2018/09/25: most people in the UK are far less free to express themselves – online or offline – than MPs, activists and journalists, often because of restrictions from their employers. For millions of public sector workers, including those in the police and NHS, there are rules against expressing political views, so that if someone wants to discuss politics online – which seems reasonable – they would need to use an anonymous account.
The same fears apply more widely to those in the private sector: we have heard enough tales of people losing their job for running their mouth off about their employer or posting pictures of a raucous night out, to dismiss this risk as hypothetical: people are right to be worried about posting under their own name.
Even those able to post under their own name often create anonymous or protected “alt” accounts to post about their family life, mental health, sex life or to bitch about others – and while we might frown on the latter, it’s hardly criminal or bannable behaviour.
But where the UK leads, dictators can follow: the suggestion from Rayner and others that anonymous accounts are illegitimate allows authoritarian leaders to say the same, suppressing a channel for opposition speech.
2018/09/14: while Brandeis believed that anyone had the right to express their views, he did not believe that anyone had the right to be amplified.
More importantly, he didn’t believe that anyone who had the means to shove a message down someone’s throat had the right to do so.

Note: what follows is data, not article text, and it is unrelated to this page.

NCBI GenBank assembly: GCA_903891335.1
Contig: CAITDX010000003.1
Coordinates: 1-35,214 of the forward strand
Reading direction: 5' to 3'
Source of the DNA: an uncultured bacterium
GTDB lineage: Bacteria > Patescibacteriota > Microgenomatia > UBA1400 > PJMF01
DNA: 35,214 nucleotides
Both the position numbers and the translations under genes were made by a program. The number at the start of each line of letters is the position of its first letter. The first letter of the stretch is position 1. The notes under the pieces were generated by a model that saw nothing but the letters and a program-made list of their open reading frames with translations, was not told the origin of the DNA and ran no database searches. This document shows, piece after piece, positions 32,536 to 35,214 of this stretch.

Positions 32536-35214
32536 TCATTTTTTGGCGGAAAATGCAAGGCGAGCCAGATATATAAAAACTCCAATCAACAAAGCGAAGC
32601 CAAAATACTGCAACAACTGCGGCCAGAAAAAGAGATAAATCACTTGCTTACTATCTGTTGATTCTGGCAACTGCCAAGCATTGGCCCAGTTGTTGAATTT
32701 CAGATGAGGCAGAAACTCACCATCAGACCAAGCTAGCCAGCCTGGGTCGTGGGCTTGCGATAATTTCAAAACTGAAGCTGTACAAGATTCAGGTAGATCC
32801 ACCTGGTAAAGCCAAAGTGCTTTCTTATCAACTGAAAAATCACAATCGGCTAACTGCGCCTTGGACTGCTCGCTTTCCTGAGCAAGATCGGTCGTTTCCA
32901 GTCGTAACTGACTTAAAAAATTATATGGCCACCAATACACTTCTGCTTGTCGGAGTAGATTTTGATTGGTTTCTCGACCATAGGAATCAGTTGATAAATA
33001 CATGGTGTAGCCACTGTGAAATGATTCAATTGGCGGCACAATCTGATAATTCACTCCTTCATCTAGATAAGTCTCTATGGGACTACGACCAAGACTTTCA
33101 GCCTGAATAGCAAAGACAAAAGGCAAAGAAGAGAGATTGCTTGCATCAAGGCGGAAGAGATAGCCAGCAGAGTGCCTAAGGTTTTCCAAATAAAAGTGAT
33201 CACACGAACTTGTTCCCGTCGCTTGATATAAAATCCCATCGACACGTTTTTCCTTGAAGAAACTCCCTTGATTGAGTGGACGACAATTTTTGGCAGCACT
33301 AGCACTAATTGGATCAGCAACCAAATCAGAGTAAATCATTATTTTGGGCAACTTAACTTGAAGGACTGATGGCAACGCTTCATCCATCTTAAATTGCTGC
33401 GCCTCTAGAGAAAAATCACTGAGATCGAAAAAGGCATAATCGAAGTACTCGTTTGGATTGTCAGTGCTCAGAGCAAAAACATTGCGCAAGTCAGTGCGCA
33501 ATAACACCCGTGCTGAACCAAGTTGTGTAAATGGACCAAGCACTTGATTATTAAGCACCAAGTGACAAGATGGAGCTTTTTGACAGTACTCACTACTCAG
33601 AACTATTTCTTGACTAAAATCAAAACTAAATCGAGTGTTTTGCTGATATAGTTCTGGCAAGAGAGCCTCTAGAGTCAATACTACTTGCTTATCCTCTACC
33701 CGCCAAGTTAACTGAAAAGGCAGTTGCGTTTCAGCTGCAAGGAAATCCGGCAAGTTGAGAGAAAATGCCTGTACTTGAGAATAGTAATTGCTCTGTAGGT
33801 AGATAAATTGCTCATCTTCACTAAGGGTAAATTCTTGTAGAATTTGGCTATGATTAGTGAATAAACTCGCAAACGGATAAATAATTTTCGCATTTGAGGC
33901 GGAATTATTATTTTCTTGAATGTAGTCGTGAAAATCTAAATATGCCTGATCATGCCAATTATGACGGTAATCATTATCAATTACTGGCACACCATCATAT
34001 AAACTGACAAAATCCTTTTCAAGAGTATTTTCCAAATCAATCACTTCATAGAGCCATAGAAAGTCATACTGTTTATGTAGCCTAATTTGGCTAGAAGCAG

2018/09/05: Turns out too much free speech - and not enough listening - is a bad thing for democracy.
It’s not speech per se that allows democracies to function, but the ability to agree - eventually, at least some of the time - on what is true, what is important and what serves the public good.
"Democracy can’t operate completely unmoored from a common ground...We need new mechanisms—suited to the digital age—that allow for a shared understanding of facts and that focus our collective attention on the most important problems."
Trump-like so many other politicians and pundits-has found search and social media companies to be convenient targets in the debate over free speech and censorship online. "This is a very serious situation-will be addressed!"rnrnBut in this moment, the conversation we should be having-how can we fix the algorithms?-is instead being co-opted and twisted by politicians and pundits howling about censorship and miscasting content moderation as the demise of free speech online. It would be good to remind them that free speech does not mean free reach. There is no right to algorithmic amplification. In fact, that's the very problem that needs fixing.rnrnThe algorithms don't understand what is propaganda and what isn't, or what is "fake news" and what is fact-checked. Their job is to surface relevant content (relevant to the user, of course), and they do it exceedingly well. So well, in fact, that the engineers who built these algorithms are sometimes baffled: "Even the creators don't always understand why it recommends one video instead of another," says Guillaume Chaslot, an ex-YouTube engineer who worked on the site's algorithm.rnrn YouTube's algorithms can also radicalize by suggesting "white supremacist rants, Holocaust denials, and other disturbing content," Zeynep Tufekci recently wrote in the Times. "YouTube may be one of the most powerful radicalizing instruments of the rnrnThe problem extends beyond YouTube, though. On Google search, dangerous anti-vaccine misinformation can commandeer the top results. And on Facebook, hate speech can thrive and fuel genocidernrnSo what can we do about it? The solution isn't to outlaw algorithmic ranking or make noise about legislating what results Google can return. Algorithms are an invaluable tool for making sense of the immense universe of information online. There's an overwhelming amount of content available to fill any given person's feed or search query; sorting and ranking is a necessity, and there has never been evidence indicating that the results display systemic partisan bias. rnIt's imperative that we focus on solutions, not politics.